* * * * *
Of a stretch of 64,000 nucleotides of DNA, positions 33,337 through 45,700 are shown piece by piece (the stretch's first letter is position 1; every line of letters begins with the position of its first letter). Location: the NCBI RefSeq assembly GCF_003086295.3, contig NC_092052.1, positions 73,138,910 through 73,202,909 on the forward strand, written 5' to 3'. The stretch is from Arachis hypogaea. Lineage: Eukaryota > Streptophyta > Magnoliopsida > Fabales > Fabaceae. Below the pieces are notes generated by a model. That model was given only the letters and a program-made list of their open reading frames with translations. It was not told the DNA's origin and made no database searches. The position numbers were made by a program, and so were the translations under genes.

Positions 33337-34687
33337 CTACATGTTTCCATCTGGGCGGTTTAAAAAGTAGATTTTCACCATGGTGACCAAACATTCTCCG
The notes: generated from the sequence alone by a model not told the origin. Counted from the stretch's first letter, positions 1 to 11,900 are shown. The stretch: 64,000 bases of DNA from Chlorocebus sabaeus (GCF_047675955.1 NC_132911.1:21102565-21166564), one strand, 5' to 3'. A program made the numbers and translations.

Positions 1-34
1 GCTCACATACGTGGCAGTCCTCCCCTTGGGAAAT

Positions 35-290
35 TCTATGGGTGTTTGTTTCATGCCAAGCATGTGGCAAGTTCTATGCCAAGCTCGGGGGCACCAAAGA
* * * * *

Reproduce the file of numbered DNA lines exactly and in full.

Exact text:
Of a stretch of 64,000 nucleotides of DNA, positions 33,337 through 45,700 are shown piece by piece (the stretch's first letter is position 1; every line of letters begins with the position of its first letter). Location: the NCBI RefSeq assembly GCF_003086295.3, contig NC_092052.1, positions 73,138,910 through 73,202,909 on the forward strand, written 5' to 3'. The stretch is from Arachis hypogaea. Lineage: Eukaryota > Streptophyta > Magnoliopsida > Fabales > Fabaceae. Below the pieces are notes generated by a model. That model was given only the letters and a program-made list of their open reading frames with translations. It was not told the DNA's origin and made no database searches. The position numbers were made by a program, and so were the translations under genes.

Positions 33337-34687
33337 CTACATGTTTCCATCTGGGCGGTTTAAAAAGTAGATTTTCACCATGGTGACCAAACATTCTCCG
The notes: generated from the sequence alone by a model not told the origin. Counted from the stretch's first letter, positions 1 to 11,900 are shown. The stretch: 64,000 bases of DNA from Chlorocebus sabaeus (GCF_047675955.1 NC_132911.1:21102565-21166564), one strand, 5' to 3'. A program made the numbers and translations.

Positions 1-34
1 GCTCACATACGTGGCAGTCCTCCCCTTGGGAAAT

Positions 35-290
35 TCTATGGGTGTTTGTTTCATGCCAAGCATGTGGCAAGTTCTATGCCAAGCTCGGGGGCACCAAAGA